Update: I realized how long this post was in its original form and decided to break it up into two parts. You can check out the second half of this London Attraction here or through the link at the bottom of the page.
On my last day in London I had the opportunity to check out the Warner Brothers Harry Potter Studio tour. On my first night in the city, a chance encounter with a Warner Bros. executive at a Chinatown restaurant set the stage for my visit to the studio. Tickets to this London attraction have to be purchased in advance – well in advance, if you’re visiting on the weekends. Unlike most American attractions, you are not able to buy tickets at the door.
The tour was an amazing and fun end to a busy trip for World Travel Market. It began with a one and a half hour commute on the Tube from East London where I was staying in an apartment. It required four train transfers and then a cab ride to the outskirts of London in a town called Leavesden, where the Warner Bros. lot is located.
This is no ordinary London attraction. As you enter the studio building you’ll see familiar items from the movie ranging from props, images, and set pieces. You’ll pass Harry’s first room, The Cupboard Under the Stairs, as you line up to enter the theater. I won’t spoil the surprise awaiting you once you enter the theater by describing the experience here, just know that most guests are awe struck when it happens.
The first part of the set that you’ll walk on is that of the Great Hall. The doors leading to the Great Hall are massive – just like I remember from the movies. As you walk in, you immediately feel like you’re in the world of Hogwarts.
Two long dinner tables flank either side of the hall, furnished with place settings and many of the same items you would’ve seen in the film. Behind the tables are uniforms from the different Hogwarts houses. For either a child or adult fan, the imagination quickly goes into overdrive. I stood there recalling Great Hall scenes and imagined myself sitting at one of the place settings.
At the far end of the Hall, overlooking the room, is the headmaster’s table complete with costumes of the film’s main faculty members. Although you aren’t able to touch anything in the room, you have an opportunity to look over every minute detail of the various wardrobes, coats-of-arm, working fireplace, and props. This part of the tour is guided by studio helpers, some of which were child actors in the film. One of whom I met, recounted his experience working on the set, sharing details that you wouldn’t necessarily find in the tour’s literature.
During Halloween, all of the helpers dress up as Death Eaters and add a little something extra to the experience. During the off-season, the tour stays open until 8 PM. On holidays and during peak times, the studio stays open until 10 PM.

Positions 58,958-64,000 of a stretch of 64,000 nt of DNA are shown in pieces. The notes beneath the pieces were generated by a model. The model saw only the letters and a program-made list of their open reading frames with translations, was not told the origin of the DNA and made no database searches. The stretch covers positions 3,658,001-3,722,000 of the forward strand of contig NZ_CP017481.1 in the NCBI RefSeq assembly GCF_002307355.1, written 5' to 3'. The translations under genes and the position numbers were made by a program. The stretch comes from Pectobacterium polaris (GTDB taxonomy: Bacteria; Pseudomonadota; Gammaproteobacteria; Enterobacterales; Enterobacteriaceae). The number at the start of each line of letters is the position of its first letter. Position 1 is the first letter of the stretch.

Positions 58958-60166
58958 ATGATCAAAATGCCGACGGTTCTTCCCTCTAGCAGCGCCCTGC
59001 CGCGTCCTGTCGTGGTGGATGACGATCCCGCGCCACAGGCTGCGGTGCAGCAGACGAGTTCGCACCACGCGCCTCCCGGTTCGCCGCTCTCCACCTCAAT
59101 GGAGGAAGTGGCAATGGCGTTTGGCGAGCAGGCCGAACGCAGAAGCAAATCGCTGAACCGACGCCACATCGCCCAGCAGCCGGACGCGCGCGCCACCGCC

After your visit to the Great Hall, the rest of the tour is self-guided. I would suggest renting a headset and handheld device to make the experience more of a guided tour. It’s an extra charge but well worth it – the actor who played Draco Malfoy narrates the story behind each numbered mini-set that you’ll pass. There are 33 stations on the tour. The headset provides behind-the-scenes images and extra details in a well-organized system.
Apparently, the longest it took someone to complete the tour was nine hours. After an hour of my own perusing, listening, and photo-taking, and only having reached station 7 of the tour, I could see how that was possible. I stood at each station for at least five to ten minutes but like so many of the props, time truly flies.
In my opinion, if you’re an adult parent-fan of the movies, you should probably take the tour for the first time without your kids or come back on your own. Understandably, younger kids are more likely to zip through the studio in a flurry of excitement at all the “magic” surrounding them. A mature child will have the patience to stop at each set, read its description, and take in all of its details.
One of my favorite parts of the tour is the CGI effects station where you see the flying car, the flying motorcycle, and the Quidditch stick “magically” moving in front of a green screen. Above these objects are videos of scenes from the film where the props appeared with CGI effects.
A particularly fun part of the tour is the opportunity to sit in the flying car ahead of a green screen. In front of you, scenes like that of the encroaching train face you while a helper directs your action to snap an optimal shot for your souvenir picture. At the next station you can ride a mechanical broomstick, pretend you’re in a Quidditch match, flying over the water, or zooming through the arches of Hogwarts. A fan blows air in your face to heighten the experience. At the end, you can purchase any two pictures for 15 pounds.